So KPTMC, the Borough and it's Cities would all recieve the revenues that would be taxed from visitors and not from property tax payers.

Let the votes happen.

leewaytooo
2085
Points
leewaytooo 07/23/14 - 03:11 am
2
1
an easier method would be to

an easier method would be to have a head tax collected

at a toll booth at the borough line, also at the docks,

and the airports...no ak ID card?? pay up....

bring on the vote......

more money, more money....

yeah!!!!!!!

Suss
4043
Points
Suss 07/23/14 - 07:57 am
1
1
5 to 4, on to the Voters

Nothing is ever over, the voters will decide the bed tax.

This does not affect me one way or the other. Tax the tourists.

Raoulduke
3055
Points
Raoulduke 07/24/14 - 05:46 pm
1
0
Salaries

Are salaries to be paid,or salaries increased from this $300,000? If so Why?

Allen
641
Points
Allen 07/24/14 - 07:41 pm
4
0
Another Bad Idea

The bed tax is a bad idea. It's unfair, and the ordinance is a mess. The bed tax is unfair because it raises taxes on lodging to pay for tourism marketing, but the other tourism businesses don't have to pay the tax.

It is illegal to dedicate tax revenue in Alaska, so the assembly can't legally dedicate the tax to tourism marketing. That means the Borough could use bed tax revenue for other Borough operations, at any time. And the Borough can't require the cities to use the tax the way the Borough wants it to.

It's easy for business owners such as Felicia Keith-Jones (High Mark Distillery in Sterling) to be in favor of the tax because her business won't be affected by it.

The bed tax will drive visitors out of lodging in the cities with their higher (9%+) bed tax.

Why doesn't the KPTMC tax their member tourism businesses to pay for marketing? Why do we need higher taxes to subsidize one type of private industry? The other local businesses don't get subsidies like this, they have to make it on their own. If we are going to have a tax to support marketing for local businesses, I would rather it go for year round businesses, not seasonal tourism businesses with employees from out of state.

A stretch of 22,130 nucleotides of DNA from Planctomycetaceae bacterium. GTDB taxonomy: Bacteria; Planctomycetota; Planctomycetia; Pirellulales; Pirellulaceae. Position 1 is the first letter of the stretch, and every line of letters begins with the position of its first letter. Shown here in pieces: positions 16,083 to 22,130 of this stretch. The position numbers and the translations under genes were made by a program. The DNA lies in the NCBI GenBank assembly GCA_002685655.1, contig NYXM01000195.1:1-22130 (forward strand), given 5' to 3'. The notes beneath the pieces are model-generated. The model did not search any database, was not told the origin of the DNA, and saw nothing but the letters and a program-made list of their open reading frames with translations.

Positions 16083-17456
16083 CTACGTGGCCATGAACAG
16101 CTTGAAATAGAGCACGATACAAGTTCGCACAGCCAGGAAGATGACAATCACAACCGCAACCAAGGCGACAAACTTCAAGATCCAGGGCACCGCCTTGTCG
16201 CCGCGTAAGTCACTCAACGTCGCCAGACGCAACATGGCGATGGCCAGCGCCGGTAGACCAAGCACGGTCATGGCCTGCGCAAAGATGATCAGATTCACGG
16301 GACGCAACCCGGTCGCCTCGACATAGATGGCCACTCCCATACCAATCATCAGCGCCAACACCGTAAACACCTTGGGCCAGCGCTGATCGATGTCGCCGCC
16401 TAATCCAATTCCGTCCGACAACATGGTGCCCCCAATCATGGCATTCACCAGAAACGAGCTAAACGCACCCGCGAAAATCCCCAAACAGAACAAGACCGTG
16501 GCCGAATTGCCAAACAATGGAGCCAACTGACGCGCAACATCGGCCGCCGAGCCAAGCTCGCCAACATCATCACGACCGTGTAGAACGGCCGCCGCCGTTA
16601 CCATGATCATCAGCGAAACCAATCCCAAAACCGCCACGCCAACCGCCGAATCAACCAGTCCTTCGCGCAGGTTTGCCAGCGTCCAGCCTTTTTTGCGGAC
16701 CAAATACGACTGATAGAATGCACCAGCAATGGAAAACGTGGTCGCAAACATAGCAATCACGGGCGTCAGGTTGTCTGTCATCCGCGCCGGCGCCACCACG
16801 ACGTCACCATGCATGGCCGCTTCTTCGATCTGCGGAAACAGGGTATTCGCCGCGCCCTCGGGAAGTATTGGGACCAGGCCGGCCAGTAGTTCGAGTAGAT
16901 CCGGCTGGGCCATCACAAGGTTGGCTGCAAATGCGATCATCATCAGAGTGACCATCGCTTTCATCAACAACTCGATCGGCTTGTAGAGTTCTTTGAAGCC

NellieJ
8
Points
NellieJ 07/25/14 - 12:04 pm
4
0
What about the unincorporated areas?

If all funds collected in cities will go back to cities for their own infrastructure and etc. needs, what happens to the funds collected in the tax code "99 other areas" of the borough? It doesn't seem very fair to prevent these areas from receiving the local benefit of the use of these tax dollars for their own particular needs. Until each area of the borough can be assigned a unique sales tax code which would allow for a comprehensive method to discern what monies come from which area, this type of ordinance should not even be considered. At this point, there is no way to tell how much of the borough sales tax comes from Cooper Landing, Hope, Moose Pass, Sterling, Anchor Point, and other areas. I’m sure Cooper Landing alone brings in a tidy sum with the Princess Lodge there. The marketing efforts I've seen put forth by KPTMC up to this point have been extremely unimpressive. For our business in particular, we did not receive a single sale or lead from our KPTMC membership for the seven years we were members and decided to drop our membership because we didn't receive a single dollar of return on that advertising expense. Most travelers these days ignore the glossy brochures and look for trusted traveler reviews at sites like TripAdvisor and Yelp. Just one other question I am curious about: what is the annual payroll expense for KPTMC?